How To Clean Your Golf Clubs (And Have Them Stay Clean)

Golf expert David Freeston explains how to clean your golf clubs on and off the course to keep them in top-performing condition at all times.

Photo by Al Lea
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Cleaning your golf clubs is one of the most overlooked aspects of golf that can actually lead to more solid ball striking and stroke saving. Even the smallest amount of dirt or grime on your golf clubs can affect everything from ball contact, to shot shape, to spin, and even distance (which no one likes losing). In this article, I’m going to point out some helpful club care tips for on the course and off the course to help keep your golf equipment pristine at all times and in top performing condition.

On the Course

About 15 minutes before your round, do a quick once-over. If you see any clumps of dirt in the heads of your irons, take a tee and slide the sharp end throughout the grooves of the clubface (or use a club brush if you have one). You’ll see many golfers - from the amateur to the professional golfer - dip a soft towel in hot water (check near the first tee or ask a cart attendant, there is almost always one handy). Take that towel, get it nice and soaked, and do a brief wipe down of the club heads. You’re good to go from there.

The absolute most important time to clean your clubs is after every single shot. Keep that wet towel draped over your bag. Right after each shot, take a look at the club and get every speck of dirt off that you can in about a second or two as to not hold up play. You’ll see every single PGA tour caddie do this on TV, so since you’re likely carrying or riding with your own clubs, you get to do it now!

If you find yourself in a frustrating bunker, hit the club against the back heel of your shoe, so that the larger grains of sand fly off. This will help minimize the amount of sand that gets on your towel when you clean the club post shot (a sandy towel could inadvertently transfer dirt TO your other clubs and we do not want that). After every couple of shots, take the towel and give the grip of your club a quick rub, to get off any sweat and moisture that may build up and cause the club to slip, especially on a hot or drizzly day. Us golfers play rain or shine!

A golf ball sitting half-submerged in a sand pit.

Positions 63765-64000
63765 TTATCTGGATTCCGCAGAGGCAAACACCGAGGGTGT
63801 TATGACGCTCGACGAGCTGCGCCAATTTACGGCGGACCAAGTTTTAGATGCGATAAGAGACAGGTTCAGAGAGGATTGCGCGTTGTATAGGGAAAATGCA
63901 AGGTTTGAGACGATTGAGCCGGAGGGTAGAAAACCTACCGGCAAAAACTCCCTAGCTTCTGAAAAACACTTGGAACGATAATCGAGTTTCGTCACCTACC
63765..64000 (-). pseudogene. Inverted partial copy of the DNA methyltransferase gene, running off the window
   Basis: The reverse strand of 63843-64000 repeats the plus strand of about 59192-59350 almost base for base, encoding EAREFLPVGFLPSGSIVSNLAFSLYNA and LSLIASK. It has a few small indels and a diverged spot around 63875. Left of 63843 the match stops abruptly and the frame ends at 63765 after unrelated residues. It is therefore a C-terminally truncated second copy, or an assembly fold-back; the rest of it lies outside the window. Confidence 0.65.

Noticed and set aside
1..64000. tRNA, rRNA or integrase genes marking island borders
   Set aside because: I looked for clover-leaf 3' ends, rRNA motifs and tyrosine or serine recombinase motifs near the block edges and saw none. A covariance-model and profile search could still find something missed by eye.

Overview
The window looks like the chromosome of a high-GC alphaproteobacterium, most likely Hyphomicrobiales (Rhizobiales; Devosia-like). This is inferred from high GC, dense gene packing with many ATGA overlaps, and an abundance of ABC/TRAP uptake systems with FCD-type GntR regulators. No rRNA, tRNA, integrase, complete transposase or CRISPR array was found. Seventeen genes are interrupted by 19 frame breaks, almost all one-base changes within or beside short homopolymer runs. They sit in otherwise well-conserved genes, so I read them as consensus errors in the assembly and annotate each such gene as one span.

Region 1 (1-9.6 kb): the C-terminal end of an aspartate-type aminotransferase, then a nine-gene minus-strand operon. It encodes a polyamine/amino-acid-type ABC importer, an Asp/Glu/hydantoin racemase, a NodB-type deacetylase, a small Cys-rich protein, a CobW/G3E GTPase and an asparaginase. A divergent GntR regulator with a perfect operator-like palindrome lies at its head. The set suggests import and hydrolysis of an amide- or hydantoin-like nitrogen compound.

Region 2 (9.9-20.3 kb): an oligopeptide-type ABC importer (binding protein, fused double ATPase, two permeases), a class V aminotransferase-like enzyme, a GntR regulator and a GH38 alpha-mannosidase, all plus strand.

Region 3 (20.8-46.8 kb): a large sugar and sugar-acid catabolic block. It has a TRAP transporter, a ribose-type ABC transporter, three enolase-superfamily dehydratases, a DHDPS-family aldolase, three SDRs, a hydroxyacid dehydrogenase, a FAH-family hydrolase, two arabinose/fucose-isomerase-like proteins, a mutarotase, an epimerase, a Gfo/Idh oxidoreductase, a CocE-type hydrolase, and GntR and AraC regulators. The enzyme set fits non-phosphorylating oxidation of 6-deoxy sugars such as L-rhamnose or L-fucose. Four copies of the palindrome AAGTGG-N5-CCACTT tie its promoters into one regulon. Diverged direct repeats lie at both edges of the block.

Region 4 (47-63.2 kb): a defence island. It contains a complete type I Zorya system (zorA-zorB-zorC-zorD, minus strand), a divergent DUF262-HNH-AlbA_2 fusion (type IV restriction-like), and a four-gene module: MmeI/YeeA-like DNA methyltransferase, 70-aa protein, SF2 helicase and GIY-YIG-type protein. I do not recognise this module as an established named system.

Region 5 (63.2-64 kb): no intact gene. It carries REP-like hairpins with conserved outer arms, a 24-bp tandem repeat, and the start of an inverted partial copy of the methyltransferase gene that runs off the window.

Photo by Steven Shircliff

When it comes to golf balls, before each shot, I clean the ball as well (as ball machines are only on tee boxes). Dirt on the ball can have the same effect as dirt on the clubface, affecting everything your ball is doing. This is MOST important before putting; if the ball bounces because of residue left on it, it surely will miss the hole even on a good putt! You’ll see every PGA tour player do this as well.

Off the Course

After your round, the cart attendant will come ask if you would like a club clean. Always say yes even if you are in a rush. It only takes a minute and will save you time as well. Now when you get home, especially if you are playing a lot of golf, take every single club out of your bag, run the tee or brush thoroughly through the grooves again and soak them overnight in a big, plastic bucket of hot, soapy, clean water (preferably dish soap) like you would a saute pan. This will loosen any tiny bits of gunk that may have been too stuck on to get removed by a quick towel rub

Two golf clubs sticking out of a dark green watering can.
A watering can also works if you don’t have a bucket! Photo by David Freeston

For the final step, once a week, I would definitely recommend using any brand of golf solvent or dremel for extra shine. You don’t want to do this TOO often as long-term use of chemicals can affect the clubs’ finish, but once in a while it’s definitely a great move.

Note that soaking clubs will not cause them to rust or stain. Certain chemicals, however, may have this impact, so if you buy a cleaning chemical for your clubs, be sure the packaging indicates that the product is indeed intended for golf clubs.

And there you have it! A quick little guide to making sure your clubs stay in tip top shape. Implementing a good cleaning process might seem unnecessary and a bit of extra work, but trust me, having a clean set of clubs easily saves at least five or more strokes off every single round of golf. And hey, if you have a bad shot, it’s one less thing to blame! If you have any questions, please feel free to reach out to me through my Curated profile to chat with me directly. See you on the course!

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I grew up in Connecticut, playing golf for most of my life. It wasn’t until I was 10 years old that I hit that “perfect shot” and I said to myself, “That felt amazing, I can’t wait to do that again”. From there, my obsession only grew. Once I entered high school, I got a job at our local course, New...

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